U.S. Secretary of State Mike Pompeo scrambled to Afghanistan last february 2020 in a bid to rescue the peace deal with the Afghan Taliban. A little over one month since the “historic deal” was signed in Doha, Washington is already feeling the need for a salvaging act. The United States’ latest bid to get the current Ashraf Ghani-led Afghan regime on board, and in turn address a major stumbling block, was the announcement of a $1 billion reduction in aid to Afghanistan. Islamabad is almost as invested in these developments as Washington and the Taliban are. While the past month has been marred by Covid-19 spiraling into a pandemic, in turn prompting Pakistan to focus the majority of its attention on addressing the escalating spread of the virus, the February 29, 2020 deal remains a milestone – and the basis for all of Islamabad’s post-coronavirus stratagems. Indeed, the deal itself was viewed in Pakistan as a resounding triumph. The agreement, which seeks to put an end to an 18-year-old war rooted in the post 9/11 U.S. invasion of Afghanistan, was facilitated by a regional strategy envisioned in Rawalpindi long before the September 2001 attacks. All told, the cost of nearly 18 years of war in Afghanistan will amount to more than $2 trillion. Was the money well spent? There is little to show for it. The Taliban control much of the country. Afghanistan remains one of the world’s largest sources of refugees and migrants. More than 2,400 American soldiers and more than 38,000 Afghan civilians have died. When President George W. Bush announced the first military action in Afghanistan in the wake of terrorist attacks by Al Qaeda in 2001, he said the goal was to disrupt terrorist operations and attack the Taliban. Eighteen years later, the Taliban are steadily getting stronger. They kill Afghan security force members — sometimes hundreds in a week— and defeat government forces in almost every major engagement, except when significant American air support is used against them. Al Qaeda’s senior leadership moved to Pakistan, but the group has maintained a presence in Afghanistan and expanded to branches in Yemen, northern Africa, Somalia and Syria. The $1.5 trillion in war spending remains opaque, but the Defense Department declassified breakdowns of some of the three most recent years of spending. Using militant Islamists as strategic assets in the region became a formal strategy for Pakistan after losing its eastern wing in 1971. Once the Taliban emerged along the Af-Pak border in the 1990s, Pakistan formalized the group as a cohesive unit. The idea, formulated within Pakistan’s Inter-Services Intelligence (ISI), has long been that Islamist groups – which can fluctuate between political stakeholders and terror outfits – will safeguard Pakistan’s interests in the region.
While that strategy remained permanently inked on the drawing board at the Army General Headquarters in Rawalpindi, jihadist groups eventually began boomeranging on the state, in turn shaping up Pakistan’s selective fight against radical Islamist outfits over the past decade and a half. This duplicitous counterterror strategy has since been dubbed Pakistan’s “Good Taliban/Bad Taliban” policy, which Islamabad has continued to distance itself from. February 29, 2020 saw the globally celebrated culmination of that very policy. The triumphant tone, therefore, betrays the emotions of the stubbornly persistent. And Pakistan’s warnings against things going pear-shaped underline the concerns of a veritable stakeholder. Therefore, while the country’s — and the world’s — attention is dedicated to curtailing Covid-19, Islamabad is keeping a close eye on developments in Kabul and securing its gains. Diplomatic sources privy to Pakistan’s streamlining of the U.S.-Taliban deal claim that the development has put Islamabad back in the “good books” of Washington. This in turn means economic benefits via the International Monetary Fund, in addition to aid. There are also monetary benefits for the all-powerful military, with which the U.S. Army resumed training earlier this year. In recent months, following the crisis over the killing of [former Iranian commander] Qassem Soleimani, American has also asked Pakistan for support in Iran. Furthermore, whatever the future of the Taliban deal, now that we have proven that Afghanistan peace process is impossible without Pakistan, this sends the right message to other powers interested in developments in the region, like China and even Russia. Analysts around the world perceive the diplomatic benefits for Pakistan. The tangible turnaround in the United States’ tone vis-à-vis Pakistan can be seen in President Donald Trump going from calling out Islamabad for “taking money and doing nothing” in November 2018, to praising Pakistan in India in february 2020. Given Trump seemingly hankering to put his flag on peace in Afghanistan or Kashmir – Pakistan’s two primary geopolitical agendas – a successful re-election bid for the U.S. president this year could skyrocket Islamabad’s potential diplomatic gains. Pakistan would want many of these to translate into financial benefits for a state that was already marred by multipronged economic crises even before the Covid-19 outbreak. For such an eventuality to transpire, for Islamabad to reaffirm itself as the regional influencer, or for it to invite a potential geopolitical bidding game from major powers, the U.S.-Taliban peace deal needs to hold its ground. And that’s where Pakistan’s current diplomatic chest-thumping might be a little premature. Among the many question marks over the future of the peace deal, perhaps the most glaring are the terms of the agreement itself. With Section II dedicated to what the Taliban need to do, with a focus on ensuring that no attacks are launched against the United States from Afghanistan, the greatest question mark remains the outlook of an Afghanistan potentially back under Islamist control. How will the peace deal be ratified, and the Taliban given legitimacy at the U.N., without the group distancing themselves from their core ideology?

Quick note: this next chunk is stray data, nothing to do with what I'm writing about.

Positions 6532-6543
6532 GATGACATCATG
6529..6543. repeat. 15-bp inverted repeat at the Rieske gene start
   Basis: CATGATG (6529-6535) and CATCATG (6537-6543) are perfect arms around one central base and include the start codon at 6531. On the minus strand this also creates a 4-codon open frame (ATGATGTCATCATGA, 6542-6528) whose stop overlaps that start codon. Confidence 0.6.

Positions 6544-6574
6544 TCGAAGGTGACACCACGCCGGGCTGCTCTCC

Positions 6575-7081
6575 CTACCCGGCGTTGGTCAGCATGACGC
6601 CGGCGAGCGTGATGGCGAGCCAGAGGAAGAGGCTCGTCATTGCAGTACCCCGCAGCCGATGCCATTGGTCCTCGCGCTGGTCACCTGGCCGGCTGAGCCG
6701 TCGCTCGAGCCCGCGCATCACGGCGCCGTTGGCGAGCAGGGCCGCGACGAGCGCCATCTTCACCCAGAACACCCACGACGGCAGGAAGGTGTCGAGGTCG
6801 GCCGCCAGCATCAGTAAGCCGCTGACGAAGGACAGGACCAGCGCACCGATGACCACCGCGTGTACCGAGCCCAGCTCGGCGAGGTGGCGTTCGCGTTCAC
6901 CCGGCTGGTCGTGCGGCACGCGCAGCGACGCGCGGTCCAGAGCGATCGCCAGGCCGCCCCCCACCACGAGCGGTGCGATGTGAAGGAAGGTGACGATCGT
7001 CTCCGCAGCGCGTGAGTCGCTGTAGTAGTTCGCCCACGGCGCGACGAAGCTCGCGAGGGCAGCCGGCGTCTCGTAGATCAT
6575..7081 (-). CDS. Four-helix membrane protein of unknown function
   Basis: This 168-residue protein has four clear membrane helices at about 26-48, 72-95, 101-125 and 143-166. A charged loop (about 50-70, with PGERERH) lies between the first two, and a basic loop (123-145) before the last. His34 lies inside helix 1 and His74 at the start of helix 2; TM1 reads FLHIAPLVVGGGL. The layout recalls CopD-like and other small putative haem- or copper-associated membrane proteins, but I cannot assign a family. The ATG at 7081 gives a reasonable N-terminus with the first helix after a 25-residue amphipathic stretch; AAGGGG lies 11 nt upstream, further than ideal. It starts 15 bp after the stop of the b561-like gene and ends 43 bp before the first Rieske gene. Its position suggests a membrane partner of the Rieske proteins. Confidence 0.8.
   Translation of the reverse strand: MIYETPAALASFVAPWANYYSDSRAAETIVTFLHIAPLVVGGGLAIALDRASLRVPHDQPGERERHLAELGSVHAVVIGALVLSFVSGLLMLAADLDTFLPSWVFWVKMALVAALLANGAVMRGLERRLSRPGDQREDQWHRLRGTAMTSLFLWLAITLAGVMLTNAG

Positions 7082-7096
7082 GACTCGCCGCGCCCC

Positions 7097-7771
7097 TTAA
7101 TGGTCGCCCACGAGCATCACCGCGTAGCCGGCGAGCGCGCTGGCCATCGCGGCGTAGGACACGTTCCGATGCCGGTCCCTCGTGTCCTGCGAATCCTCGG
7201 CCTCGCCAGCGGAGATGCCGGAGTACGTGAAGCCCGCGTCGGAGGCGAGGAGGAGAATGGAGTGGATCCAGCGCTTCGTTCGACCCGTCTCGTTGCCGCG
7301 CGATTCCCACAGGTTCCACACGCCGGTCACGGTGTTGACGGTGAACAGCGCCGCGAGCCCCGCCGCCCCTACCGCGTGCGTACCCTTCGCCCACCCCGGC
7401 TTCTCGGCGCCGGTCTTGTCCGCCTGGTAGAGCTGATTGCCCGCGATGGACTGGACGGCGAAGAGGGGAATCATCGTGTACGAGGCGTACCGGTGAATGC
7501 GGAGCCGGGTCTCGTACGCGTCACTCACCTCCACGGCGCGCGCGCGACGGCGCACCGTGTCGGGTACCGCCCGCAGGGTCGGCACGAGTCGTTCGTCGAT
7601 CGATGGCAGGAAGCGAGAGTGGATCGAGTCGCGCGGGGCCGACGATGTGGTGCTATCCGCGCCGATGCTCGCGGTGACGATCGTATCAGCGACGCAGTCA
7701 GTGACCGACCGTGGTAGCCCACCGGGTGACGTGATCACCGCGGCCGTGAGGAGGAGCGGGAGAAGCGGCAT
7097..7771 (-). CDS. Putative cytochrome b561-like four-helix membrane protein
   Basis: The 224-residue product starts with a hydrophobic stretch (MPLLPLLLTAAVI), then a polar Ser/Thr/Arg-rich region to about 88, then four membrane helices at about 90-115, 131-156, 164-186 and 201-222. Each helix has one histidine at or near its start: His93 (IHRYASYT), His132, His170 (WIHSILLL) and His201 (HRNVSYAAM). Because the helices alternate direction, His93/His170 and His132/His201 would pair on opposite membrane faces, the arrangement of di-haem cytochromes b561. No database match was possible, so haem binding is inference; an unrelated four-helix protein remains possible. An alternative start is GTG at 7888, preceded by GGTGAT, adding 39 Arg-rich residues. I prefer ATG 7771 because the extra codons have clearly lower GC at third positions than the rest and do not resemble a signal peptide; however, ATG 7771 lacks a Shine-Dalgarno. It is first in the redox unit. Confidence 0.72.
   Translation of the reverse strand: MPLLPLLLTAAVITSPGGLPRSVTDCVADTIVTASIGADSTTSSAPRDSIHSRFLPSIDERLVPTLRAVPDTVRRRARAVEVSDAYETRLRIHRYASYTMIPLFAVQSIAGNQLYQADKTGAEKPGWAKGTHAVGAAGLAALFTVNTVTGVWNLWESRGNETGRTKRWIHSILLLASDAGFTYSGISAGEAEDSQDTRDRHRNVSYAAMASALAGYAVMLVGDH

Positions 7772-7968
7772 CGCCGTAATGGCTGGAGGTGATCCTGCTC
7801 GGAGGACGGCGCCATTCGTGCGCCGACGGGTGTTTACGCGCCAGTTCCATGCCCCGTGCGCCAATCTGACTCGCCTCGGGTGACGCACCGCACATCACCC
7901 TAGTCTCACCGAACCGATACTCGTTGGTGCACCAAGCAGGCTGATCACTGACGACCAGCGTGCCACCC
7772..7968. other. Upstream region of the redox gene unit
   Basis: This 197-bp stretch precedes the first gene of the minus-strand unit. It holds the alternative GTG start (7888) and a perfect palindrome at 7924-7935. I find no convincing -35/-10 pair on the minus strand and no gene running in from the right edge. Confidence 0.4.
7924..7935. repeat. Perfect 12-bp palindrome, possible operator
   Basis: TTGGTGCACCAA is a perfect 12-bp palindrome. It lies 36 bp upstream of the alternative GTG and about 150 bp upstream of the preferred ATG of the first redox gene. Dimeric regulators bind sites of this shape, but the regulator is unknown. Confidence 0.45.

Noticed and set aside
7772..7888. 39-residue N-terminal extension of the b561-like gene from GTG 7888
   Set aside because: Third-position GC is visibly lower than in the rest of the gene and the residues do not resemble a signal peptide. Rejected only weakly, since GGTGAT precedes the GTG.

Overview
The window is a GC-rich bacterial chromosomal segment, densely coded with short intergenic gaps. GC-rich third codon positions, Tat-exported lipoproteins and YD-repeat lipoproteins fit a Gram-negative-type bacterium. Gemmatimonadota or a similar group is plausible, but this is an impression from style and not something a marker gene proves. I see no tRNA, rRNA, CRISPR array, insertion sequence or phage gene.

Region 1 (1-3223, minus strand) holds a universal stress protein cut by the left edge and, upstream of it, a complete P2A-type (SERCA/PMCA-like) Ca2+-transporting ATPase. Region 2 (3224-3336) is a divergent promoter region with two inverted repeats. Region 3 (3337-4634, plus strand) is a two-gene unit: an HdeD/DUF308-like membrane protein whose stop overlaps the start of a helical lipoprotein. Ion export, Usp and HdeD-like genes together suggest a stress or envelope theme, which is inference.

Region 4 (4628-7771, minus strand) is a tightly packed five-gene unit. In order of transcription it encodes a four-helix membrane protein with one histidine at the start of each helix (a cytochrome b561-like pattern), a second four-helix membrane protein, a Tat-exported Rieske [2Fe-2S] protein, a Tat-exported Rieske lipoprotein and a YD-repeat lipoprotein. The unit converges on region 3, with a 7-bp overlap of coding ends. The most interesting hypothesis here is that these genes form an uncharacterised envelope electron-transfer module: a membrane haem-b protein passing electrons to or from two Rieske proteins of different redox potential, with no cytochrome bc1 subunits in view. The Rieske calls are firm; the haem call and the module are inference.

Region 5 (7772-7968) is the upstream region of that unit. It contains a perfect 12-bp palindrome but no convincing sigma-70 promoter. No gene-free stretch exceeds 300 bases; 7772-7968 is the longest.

Even so, to even reach a point where this fundamental question becomes relevant, more imminent challenges would have to be overcome. Among these is the longstanding discord between Ashraf Ghani and rival Abdullah Abdullah, preventing the formulation of a united front to negotiate with the Taliban. In a redux of their 2014 election dispute, both men have declared victory in the 2019 presidential polls. Similarly, where unity within the Afghan government remains improbable, a unification of jihadist factions – which the peace agreement expects the Taliban core to exercise complete control over – is nearly impossible, given the extent of the fragmentation and the respective spheres of influence. It is that division from within a core jihadist ideology that created the Pakistan-Afghan divide within the Taliban, with the Pakistani Taliban now regaining their stronghold along the Af-Pak border. Not to mention the Islamic State (IS), which after being largely eliminated in the Middle East has focused its attention on South Asia. Given the wide gamut of stakeholders – many of which are rogue and equipped with devastating clout – any equilibrium in Afghanistan is impossible without jihadist groups abandoning their very essence. That is precisely why many in Pakistan are concerned that even in the unlikeliest scenario of the peace deal actually being “successfully” executed, it would be a case of Islamabad re-embracing its counterterror masochism. According to military scientist and security analyst Ayesha Siddiqa, author of Military Inc: Inside Pakistan’s Military Economy: « Pakistan will, as usual, put all its eggs in the Taliban basket. In the long run, this will have a negative impact, in case of civil war in Afghanistan [or even in case of] Taliban empowerment. » This concern, that facilitation of Taliban in any form of government will only further empower the group, is evidently not being factored in Rawalpindi. What remains equally unclear is the status of the Pakistani Taliban, given that the military maintains that almost the entirety of the group has been eliminated, despite evidence of its resurgence in the tribal areas. Similarly, according to Lieutenant General Talat Masood, a former secretary at the Ministry of Defense Production : “The past policies of the Pakistan government and the Army have invited a lot of problems for Pakistan. Serious mistakes have been made in our Afghan policy – from Afghan jihad till post-9/11. The Pakistani and Afghan Taliban are finding refuge in Afghanistan and Pakistan respectively. What will be the status of the Pakistan Taliban [if the peace deal is implemented]? There is no such thing as good Taliban.” Even as the U.S.-Taliban peace deal is interpreted in Rawalpindi as vindication of its Taliban policy, Pakistan might be in line for another rude awakening. After all, the country has spent the past two decades, and over 80,000 lives, basing its counterterror strategy on differentiating between the “good” and “bad” Taliban, who have long since ceased to know the difference among themselves.